Thursday, February 20, 2014

The Cost-Reward Ratio

This isn't a new concept; lots of people use it in various areas of life. However, this post is to explain how those of us with chronic illness continuously live by the cost-reward ratio.

Healthy people make plans and fill their schedules with little to no thought about if they'll have energy for such things. They may factor in other considerations, but they naturally assume they'll be able to do whatever they plan to do. Not so with chronic illness. 

For those with chronic illness, we must weigh the cost to our bodies if we do certain things (sometimes even just getting out of bed). The cost is then compared with the reward. Which is higher? That determines what we choose to do or not do.

When I was severely ill, everything I wanted to do was extremely high on the "cost" side, with almost nothing on the "reward" side. Thus, I rarely did anything or went anywhere. Physically it just wasn't possible. Staying alive was my main goal, with no strength left for anything else.

Thankfully, as I've gotten better, I've been able to do more again. Still, I'm continually assessing, what is the cost of this activity compared to the reward?

Right now I have some pretty good days and some not so good days. So on the good days, I can handle a little more "cost" for the reward. Other days I know my body isn't strong enough for the cost of certain activities. 

Examples: On a good day, the cost of going to church (exposure to perfume, output of energy, etc.) is medium, while the reward is high (being with friends, worshipping God, etc.). So on a good day, I choose to go to church. 

On a bad day, say, a friend invites me out to lunch. The cost (eating not very healthy food, exposure to chemicals in the restaurant, etc.) is weighed against the reward (sweet fellowship with my friend). But since it's a bad day physically, the cost comes out higher than the reward.  

Whatever activities or opportunities come up, they are considered in this way. (The recovery period is also factored into the "cost" long will it take my body to recover from doing ___?) Sometimes it's an unconscious factoring, and I immediately know what I should do. Other times it's a prayerful deliberation about what is best for me in the overall picture.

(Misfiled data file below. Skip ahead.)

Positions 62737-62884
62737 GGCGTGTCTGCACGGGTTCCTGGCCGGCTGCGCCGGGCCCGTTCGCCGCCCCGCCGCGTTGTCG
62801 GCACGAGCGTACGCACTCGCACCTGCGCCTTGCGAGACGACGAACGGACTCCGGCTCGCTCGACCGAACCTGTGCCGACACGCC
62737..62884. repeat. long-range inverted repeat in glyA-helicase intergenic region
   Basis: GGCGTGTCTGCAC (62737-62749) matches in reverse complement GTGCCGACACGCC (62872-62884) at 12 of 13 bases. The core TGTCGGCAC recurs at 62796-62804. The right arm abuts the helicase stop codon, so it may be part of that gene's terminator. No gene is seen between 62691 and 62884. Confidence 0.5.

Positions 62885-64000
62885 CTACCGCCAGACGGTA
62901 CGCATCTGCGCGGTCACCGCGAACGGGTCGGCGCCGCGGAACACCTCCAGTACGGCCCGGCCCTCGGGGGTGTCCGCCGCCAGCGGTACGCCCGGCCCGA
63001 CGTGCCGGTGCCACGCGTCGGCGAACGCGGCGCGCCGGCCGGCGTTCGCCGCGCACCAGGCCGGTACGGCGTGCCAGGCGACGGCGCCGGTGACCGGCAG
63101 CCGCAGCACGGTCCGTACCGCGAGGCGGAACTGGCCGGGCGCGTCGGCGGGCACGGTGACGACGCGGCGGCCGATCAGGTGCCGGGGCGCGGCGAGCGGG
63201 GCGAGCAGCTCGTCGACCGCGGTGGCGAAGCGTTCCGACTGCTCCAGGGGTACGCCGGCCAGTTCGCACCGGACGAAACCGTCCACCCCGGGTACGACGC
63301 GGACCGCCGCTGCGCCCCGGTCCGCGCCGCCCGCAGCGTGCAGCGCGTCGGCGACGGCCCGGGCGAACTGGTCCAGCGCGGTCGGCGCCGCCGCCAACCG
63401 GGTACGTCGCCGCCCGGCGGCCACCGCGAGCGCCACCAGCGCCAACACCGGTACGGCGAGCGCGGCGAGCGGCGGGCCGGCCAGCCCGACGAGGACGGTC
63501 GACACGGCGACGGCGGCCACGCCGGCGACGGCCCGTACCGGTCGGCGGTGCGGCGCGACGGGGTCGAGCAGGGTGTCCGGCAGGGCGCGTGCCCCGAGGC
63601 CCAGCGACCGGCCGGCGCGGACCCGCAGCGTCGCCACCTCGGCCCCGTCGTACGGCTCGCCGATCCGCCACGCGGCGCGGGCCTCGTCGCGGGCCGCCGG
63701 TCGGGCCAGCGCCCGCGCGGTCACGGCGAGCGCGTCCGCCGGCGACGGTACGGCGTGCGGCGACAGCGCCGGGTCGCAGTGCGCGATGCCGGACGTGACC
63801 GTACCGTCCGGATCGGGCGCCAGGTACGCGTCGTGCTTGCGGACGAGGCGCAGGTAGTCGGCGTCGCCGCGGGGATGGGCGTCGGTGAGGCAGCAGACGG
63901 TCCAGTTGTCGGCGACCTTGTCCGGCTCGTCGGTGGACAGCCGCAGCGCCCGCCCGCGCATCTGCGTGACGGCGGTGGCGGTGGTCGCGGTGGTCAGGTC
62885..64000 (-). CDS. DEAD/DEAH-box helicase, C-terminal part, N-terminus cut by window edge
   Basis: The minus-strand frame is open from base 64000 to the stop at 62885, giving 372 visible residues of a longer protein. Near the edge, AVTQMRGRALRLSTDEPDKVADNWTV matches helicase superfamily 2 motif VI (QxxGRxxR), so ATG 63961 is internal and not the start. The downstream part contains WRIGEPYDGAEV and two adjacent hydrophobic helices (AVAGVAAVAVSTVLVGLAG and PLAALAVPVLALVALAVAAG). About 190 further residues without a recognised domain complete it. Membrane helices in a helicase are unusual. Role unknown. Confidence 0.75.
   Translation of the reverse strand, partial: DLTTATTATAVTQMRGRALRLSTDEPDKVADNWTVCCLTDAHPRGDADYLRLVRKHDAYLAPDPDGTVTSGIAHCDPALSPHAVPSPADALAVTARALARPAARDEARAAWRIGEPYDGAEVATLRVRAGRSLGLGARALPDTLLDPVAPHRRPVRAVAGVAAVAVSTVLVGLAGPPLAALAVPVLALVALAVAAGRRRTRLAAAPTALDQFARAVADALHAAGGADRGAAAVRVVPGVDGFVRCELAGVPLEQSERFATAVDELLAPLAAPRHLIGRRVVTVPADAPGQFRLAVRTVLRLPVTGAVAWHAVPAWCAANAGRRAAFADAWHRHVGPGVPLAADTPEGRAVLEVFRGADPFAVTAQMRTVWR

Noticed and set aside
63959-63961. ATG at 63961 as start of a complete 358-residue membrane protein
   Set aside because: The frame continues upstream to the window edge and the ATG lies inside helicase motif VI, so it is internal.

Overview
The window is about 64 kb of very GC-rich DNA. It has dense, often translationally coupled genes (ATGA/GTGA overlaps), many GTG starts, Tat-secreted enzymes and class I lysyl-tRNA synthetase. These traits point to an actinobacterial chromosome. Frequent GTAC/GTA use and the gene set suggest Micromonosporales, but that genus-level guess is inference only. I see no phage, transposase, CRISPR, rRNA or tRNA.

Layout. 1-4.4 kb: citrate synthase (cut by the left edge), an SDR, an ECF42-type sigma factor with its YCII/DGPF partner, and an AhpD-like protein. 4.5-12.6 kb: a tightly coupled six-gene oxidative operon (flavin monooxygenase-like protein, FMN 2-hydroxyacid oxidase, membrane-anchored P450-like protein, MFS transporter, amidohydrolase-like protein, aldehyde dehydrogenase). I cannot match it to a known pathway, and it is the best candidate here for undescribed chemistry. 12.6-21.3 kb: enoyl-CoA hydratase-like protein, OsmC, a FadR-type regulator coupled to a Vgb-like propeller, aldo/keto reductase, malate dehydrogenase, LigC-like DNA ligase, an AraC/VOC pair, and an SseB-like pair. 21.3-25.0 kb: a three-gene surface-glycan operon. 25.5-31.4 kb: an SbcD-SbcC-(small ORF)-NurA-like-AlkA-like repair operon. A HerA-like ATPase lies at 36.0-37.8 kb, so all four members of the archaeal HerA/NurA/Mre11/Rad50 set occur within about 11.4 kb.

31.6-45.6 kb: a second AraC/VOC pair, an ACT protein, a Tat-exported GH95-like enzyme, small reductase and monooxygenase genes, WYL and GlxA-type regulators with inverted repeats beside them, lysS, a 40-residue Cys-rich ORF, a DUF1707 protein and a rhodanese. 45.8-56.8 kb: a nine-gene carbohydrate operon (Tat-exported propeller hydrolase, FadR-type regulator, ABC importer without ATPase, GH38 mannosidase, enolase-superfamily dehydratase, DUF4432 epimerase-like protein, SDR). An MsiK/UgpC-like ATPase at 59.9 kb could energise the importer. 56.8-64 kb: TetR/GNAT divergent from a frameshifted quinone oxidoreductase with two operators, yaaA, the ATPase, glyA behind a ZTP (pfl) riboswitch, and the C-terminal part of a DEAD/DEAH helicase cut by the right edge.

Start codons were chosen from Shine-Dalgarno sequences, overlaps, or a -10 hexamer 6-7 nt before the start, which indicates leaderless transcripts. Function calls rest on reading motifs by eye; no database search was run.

The reason I explain this cost-reward concept is because I'm sure for healthy people, it's often confusing why those with chronic illness choose to do certain things while turning down other invitations. It's not that we're fickle, unloving, or crazy. We live with a constant measuring of what our bodies can handle and what is too much. That's why patience, grace, and understanding from others mean so much to us. 

On a positive note, it's not a bad idea for healthy people to use this concept as well. Consider the toxic factors in the activities you choose to do. 

*Is there mold in a certain movie theatre? Then don't go there (or at least not often). The experience of seeing a movie is not a high enough reward to expose yourself to poisonous mold. 

*How often do you eat out a month? Eating fast food or even restaurant food is a toxic weight on your body. Measure the cost to your health against whatever reward it gives you (not having to cook, visiting with friends, etc.). 

These are just a couple of quick examples. If you consider your weekly activities you'll probably find more things you might want to evaluate in light of the cost and reward.

The world is not the same as it used to be. More and more chemicals are invading every area of life, making it essential for us to live differently than we did 20 years ago. Those with chronic illness are basically forced to change how we live and carefully guard our bodies. But even "healthy" people need to be aware of the cost-reward ratio and be proactive about protecting their health.

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